Two Business Databases Hosted by Gale (Tip of the Week)

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By Ken Fox

There are two Business-related databases available to all Saskatchewan public library users that are hosted by Gale – Business Collection and Business Insights: Essentials.

You will need a public library card to access these databases. For advice on how to find the e-Resources page for your library region, see my earlier post.

As I have already reviewed two Gale databases – CPIQ and LegalTrac, much of what I said about searching those products applies here as well.

Gale’s Business Collection is a newly rebranded amalgam of two other Gale databases: General Business File ASAP and Business Index ASAP. It is important to tell you this because most library sites are still using the old names.

Regina Public Library users can begin at the Business page. The headings Business Index ASAP 1980 and General Business File ASAP 1980 each take you to the newly amalgamated Gale Business Collection.

In Saskatoon, begin at Research, then click the Subject tab, and link to Business & Career. Business Index ASAP goes to the same place as Gale Business Collection.

For regional libraries, find your e-Resources page, then go to Business & Career. The headings are the same as for Regina, except some regions (Palliser, Southeast, Wheatland) have combined and updated their links to “Business Collection.”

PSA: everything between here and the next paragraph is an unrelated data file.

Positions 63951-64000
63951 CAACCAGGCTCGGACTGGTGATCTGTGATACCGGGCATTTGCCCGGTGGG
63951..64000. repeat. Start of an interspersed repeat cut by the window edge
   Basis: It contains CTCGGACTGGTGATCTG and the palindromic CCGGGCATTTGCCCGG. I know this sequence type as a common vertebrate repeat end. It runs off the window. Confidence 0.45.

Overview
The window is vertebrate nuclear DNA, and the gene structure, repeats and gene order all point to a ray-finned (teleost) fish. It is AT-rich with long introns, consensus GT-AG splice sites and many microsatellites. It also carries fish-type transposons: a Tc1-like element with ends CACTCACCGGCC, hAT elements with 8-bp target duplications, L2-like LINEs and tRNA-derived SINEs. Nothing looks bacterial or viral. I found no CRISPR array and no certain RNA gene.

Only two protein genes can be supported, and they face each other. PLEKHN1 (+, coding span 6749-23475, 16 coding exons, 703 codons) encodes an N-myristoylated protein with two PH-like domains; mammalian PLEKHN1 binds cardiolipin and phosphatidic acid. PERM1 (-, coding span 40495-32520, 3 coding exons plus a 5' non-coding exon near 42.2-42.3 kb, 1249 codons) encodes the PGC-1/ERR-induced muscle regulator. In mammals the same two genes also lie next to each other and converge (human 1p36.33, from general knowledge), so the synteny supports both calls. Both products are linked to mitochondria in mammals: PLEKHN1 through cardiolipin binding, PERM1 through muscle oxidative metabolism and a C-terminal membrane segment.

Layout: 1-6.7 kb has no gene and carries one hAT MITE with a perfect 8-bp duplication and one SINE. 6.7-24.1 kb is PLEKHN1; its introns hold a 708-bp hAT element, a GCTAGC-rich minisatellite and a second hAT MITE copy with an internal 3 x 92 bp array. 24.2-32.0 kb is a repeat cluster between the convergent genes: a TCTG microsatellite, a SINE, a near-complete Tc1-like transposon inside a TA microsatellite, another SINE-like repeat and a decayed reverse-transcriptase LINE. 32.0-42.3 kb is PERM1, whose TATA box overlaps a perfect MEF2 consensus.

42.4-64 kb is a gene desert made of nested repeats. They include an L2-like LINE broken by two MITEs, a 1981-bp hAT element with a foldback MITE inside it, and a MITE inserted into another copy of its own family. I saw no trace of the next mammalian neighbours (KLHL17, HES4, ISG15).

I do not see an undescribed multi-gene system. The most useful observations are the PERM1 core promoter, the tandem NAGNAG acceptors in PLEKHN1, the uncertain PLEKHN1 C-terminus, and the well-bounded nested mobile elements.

At all sites Business Insights: Essentials is correctly identified in the Business & Career section.

Business Collection

This newly combined database comprises company and industry information and statistics as well as a huge collection of magazine articles, news sources and academic content.

As with other Gale databases, there are Basic and Advanced searches, and the search can be combined with other services using the “Gale Databases” link in the top-right corner of the screen.

Rather than exhaustively going through the many features of using Gale again, I will simply do a search that is of interest to me and share my experience.

Perhaps not surprisingly, I am interested in what is happening with legal publishing, so I will enter that phrase, wrapped in quote marks, into the Basic Search command line.